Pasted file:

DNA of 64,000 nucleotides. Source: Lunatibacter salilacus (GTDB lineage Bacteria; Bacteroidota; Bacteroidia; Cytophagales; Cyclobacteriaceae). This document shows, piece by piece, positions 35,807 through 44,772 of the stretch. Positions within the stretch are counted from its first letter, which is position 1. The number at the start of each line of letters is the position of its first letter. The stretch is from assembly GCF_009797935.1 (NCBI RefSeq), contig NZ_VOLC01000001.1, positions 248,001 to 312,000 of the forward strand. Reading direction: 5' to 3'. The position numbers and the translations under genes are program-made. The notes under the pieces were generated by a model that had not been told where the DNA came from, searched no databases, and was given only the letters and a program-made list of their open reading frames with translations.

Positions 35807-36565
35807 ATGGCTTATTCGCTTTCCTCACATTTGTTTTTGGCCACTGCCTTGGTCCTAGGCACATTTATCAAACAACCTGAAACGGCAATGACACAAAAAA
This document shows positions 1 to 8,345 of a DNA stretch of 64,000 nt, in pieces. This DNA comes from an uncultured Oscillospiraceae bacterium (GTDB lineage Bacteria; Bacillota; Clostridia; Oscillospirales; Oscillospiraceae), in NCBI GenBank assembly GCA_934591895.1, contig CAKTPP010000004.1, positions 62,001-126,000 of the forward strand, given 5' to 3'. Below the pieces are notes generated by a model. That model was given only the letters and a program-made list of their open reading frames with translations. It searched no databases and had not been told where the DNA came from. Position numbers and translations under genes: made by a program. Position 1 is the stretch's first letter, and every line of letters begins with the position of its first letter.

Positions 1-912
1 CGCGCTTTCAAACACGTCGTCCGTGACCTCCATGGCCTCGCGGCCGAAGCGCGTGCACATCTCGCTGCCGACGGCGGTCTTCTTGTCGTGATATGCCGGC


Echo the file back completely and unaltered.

DNA of 64,000 nucleotides. Source: Lunatibacter salilacus (GTDB lineage Bacteria; Bacteroidota; Bacteroidia; Cytophagales; Cyclobacteriaceae). This document shows, piece by piece, positions 35,807 through 44,772 of the stretch. Positions within the stretch are counted from its first letter, which is position 1. The number at the start of each line of letters is the position of its first letter. The stretch is from assembly GCF_009797935.1 (NCBI RefSeq), contig NZ_VOLC01000001.1, positions 248,001 to 312,000 of the forward strand. Reading direction: 5' to 3'. The position numbers and the translations under genes are program-made. The notes under the pieces were generated by a model that had not been told where the DNA came from, searched no databases, and was given only the letters and a program-made list of their open reading frames with translations.

Positions 35807-36565
35807 ATGGCTTATTCGCTTTCCTCACATTTGTTTTTGGCCACTGCCTTGGTCCTAGGCACATTTATCAAACAACCTGAAACGGCAATGACACAAAAAA
This document shows positions 1 to 8,345 of a DNA stretch of 64,000 nt, in pieces. This DNA comes from an uncultured Oscillospiraceae bacterium (GTDB lineage Bacteria; Bacillota; Clostridia; Oscillospirales; Oscillospiraceae), in NCBI GenBank assembly GCA_934591895.1, contig CAKTPP010000004.1, positions 62,001-126,000 of the forward strand, given 5' to 3'. Below the pieces are notes generated by a model. That model was given only the letters and a program-made list of their open reading frames with translations. It searched no databases and had not been told where the DNA came from. Position numbers and translations under genes: made by a program. Position 1 is the stretch's first letter, and every line of letters begins with the position of its first letter.

Positions 1-912
1 CGCGCTTTCAAACACGTCGTCCGTGACCTCCATGGCCTCGCGGCCGAAGCGCGTGCACATCTCGCTGCCGACGGCGGTCTTCTTGTCGTGATATGCCGGC